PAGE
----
At the very least Obama should have stopped the dominance of the right wing media, and he should have helped reverse the trend. Instead he kowtowed, he wavered, he hummed and hawed, he kissed ass, and now the right is so firmly entrenched that progressive ideas are minimalized. Peacenik doesn't know why Olberman left MSNBC, but Peacenik suspects it was either a firing or a complete lack of support. The good news will be if Olberman reappears somewhere else with greater viewership. The bad new is that the progressive cause has lost one of its most effective voices and is on the run. Pretty sad when the voice of the left is led by a fuckin comedian....Jon Stewart.

MSNBC announced Friday night that its marquee "Countdown" anchor and talk show host Keith Olbermann was out. The network did not provide a reason for his abrupt departure.

"MSNBC and Keith Olbermann have ended their contract. The last broadcast of "Countdown with Keith Olbermann" will be this evening. MSNBC thanks Keith for his integral role in MSNBC's success and we wish him well in his future endeavors," NBC Universal said in a statement.

MSNBC announced Friday night that its marquee "Countdown" anchor and talk show host Keith Olbermann was out. The network did not provide a reason for his abrupt departure.

"MSNBC and Keith Olbermann have ended their contract. The last broadcast of "Countdown with Keith Olbermann" will be this evening. MSNBC thanks Keith for his integral role in MSNBC's success and we wish him well in his future endeavors," NBC Universal said in a statement.

Read on...

Feeding Cars instead of People: The Food Crisis Deconstructed

punditman says...
The question before The House is as follows: Should we feed cars or people? If the cars were in charge, we know what they would choose. I mean just look at how they behave.

As Lester Brown, president of the Earth Policy Institute points out in The Great Food Crisis of 2011, the US harvested 416 million tons of grain in 2009, 119 million tons of which went to grain ethanol distilleries to feed automobiles. That amount could have fed 350 million people for a whole year. But it didn't. Maybe the cars are in charge. This is insanity.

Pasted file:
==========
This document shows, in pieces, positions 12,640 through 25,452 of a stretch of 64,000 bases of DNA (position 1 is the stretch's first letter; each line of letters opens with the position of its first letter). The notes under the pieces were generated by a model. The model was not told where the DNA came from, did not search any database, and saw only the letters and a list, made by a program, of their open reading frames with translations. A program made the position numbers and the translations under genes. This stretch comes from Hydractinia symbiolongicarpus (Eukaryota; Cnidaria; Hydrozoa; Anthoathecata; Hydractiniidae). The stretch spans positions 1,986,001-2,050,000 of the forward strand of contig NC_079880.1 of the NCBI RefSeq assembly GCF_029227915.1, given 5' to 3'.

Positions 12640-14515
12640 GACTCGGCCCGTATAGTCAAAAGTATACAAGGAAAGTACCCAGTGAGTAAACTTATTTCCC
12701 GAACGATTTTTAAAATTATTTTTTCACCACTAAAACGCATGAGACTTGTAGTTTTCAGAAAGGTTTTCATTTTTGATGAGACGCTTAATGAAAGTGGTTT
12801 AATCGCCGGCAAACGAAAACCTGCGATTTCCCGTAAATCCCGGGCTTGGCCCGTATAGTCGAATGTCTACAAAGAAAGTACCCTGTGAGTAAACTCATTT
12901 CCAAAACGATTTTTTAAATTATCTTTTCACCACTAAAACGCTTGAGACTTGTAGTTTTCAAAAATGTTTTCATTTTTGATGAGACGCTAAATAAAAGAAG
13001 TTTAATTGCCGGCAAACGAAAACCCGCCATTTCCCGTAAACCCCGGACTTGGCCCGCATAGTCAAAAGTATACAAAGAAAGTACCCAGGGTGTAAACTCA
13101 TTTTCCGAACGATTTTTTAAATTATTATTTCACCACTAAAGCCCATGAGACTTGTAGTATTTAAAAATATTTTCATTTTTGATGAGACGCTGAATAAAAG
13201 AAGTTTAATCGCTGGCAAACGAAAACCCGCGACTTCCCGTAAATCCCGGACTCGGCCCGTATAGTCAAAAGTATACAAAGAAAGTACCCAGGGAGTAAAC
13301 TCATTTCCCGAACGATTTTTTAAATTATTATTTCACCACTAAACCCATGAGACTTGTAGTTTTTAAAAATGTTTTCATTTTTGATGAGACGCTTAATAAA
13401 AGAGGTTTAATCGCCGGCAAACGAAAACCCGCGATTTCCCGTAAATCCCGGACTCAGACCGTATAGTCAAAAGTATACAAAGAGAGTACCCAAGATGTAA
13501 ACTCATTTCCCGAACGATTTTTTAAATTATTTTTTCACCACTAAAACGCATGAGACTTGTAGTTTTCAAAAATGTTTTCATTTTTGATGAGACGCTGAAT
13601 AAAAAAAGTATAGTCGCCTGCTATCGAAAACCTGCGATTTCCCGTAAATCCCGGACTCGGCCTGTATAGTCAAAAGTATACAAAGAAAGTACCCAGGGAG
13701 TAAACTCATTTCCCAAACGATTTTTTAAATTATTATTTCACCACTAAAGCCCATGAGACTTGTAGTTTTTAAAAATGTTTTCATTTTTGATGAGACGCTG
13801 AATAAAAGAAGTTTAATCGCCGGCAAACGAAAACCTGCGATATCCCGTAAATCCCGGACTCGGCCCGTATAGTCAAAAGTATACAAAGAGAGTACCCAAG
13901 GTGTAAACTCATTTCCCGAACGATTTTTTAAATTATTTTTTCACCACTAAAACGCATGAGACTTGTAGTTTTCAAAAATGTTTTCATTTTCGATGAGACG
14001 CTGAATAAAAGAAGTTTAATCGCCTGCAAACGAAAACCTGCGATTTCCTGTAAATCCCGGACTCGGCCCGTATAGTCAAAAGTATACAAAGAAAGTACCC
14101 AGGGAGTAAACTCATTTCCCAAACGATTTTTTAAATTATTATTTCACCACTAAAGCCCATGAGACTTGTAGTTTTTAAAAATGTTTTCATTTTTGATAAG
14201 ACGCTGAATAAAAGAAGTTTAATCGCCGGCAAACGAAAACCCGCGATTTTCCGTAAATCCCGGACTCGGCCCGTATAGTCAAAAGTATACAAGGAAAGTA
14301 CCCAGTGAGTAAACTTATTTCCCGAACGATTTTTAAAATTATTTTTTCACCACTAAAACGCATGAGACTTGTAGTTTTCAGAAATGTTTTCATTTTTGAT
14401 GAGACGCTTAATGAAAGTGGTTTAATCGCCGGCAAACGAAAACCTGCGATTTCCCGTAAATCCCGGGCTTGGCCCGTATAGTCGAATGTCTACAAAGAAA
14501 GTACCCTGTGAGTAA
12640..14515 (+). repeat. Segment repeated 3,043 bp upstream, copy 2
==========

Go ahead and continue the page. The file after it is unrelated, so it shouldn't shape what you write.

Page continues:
The issue of food security is real, and unless you think the human race is one big joke and deserves extinction, it's not exactly a laugh riot. Unless you're a car.

Brown explains that unless we change our priorities, increased food shortages and rising food prices will contribute to a rather dystopian future with unhappy results for billions. He lists a myriad of causes including the aforementioned use of grain to feed hungry cars, population growth, overgrazing, rising affluence, the demand for meat, soil erosion, aquifer depletion, loss of cropland to non-farm uses like suburban sprawl, the diversion of irrigation water to cities, shrinkage of irrigated area, and of course climate change—with its crop-withering heat waves and melting mountain glaciers and ice sheets. Sorry to spoil your Bagel B.E.L.T.

Brown says that governments need to "quickly redefine security and shift expenditures from military uses to investing in climate change mitigation, water efficiency, soil conservation, and population stabilization." This sounds long overdue. Punditman and Peacenik concurr. But will this be enough?

What are some other possible solutions? Punditman is starting to think that total veganism may be necessary. And a ban on internal combustion. We may end up vegans anyway once there are no more species to kill off. But these memes need to be marketed as cool and tough because love of cars and love of steak dinners seem to go together, even though they're so 20th century. Punditman would settle for a ban on beef production and mandatory solar powered cars. It would save on health care costs as well.

One commentor suggests "euthanasia for all persons over 60." Do I hear 50? Then we are really talking savings. Wait, punditman has a birthday coming up. Punditman is looking for answers. Are you?


Food Riots 2011

Garth Turner, in his blog www.greaterfool.ca, recommended that Peacenik stop reading doomer sites. Peacenik tried. But Peacenik's computer is infected with doomer links, google alerts, and Peacenik failed. Which brought Peacenik to this site. For two generations North American's have never really had to contend with shortages, other than of mood rings, and Wii games. But now there is a very real possibility that there will be food shortages. Nothing gets Peacenik's dander up quicker than being hungry or thirsty. 41 million people in the U.S. are on food stamps. When that number hits 44 million watch out. In Canada there is unprecedented demand from food banks. Will hunger be the black swan event that gets North American's off their arses? War hasn't. Bankruptcy hasn't. Unemployment hasn't. Racism hasn't. Will hunger?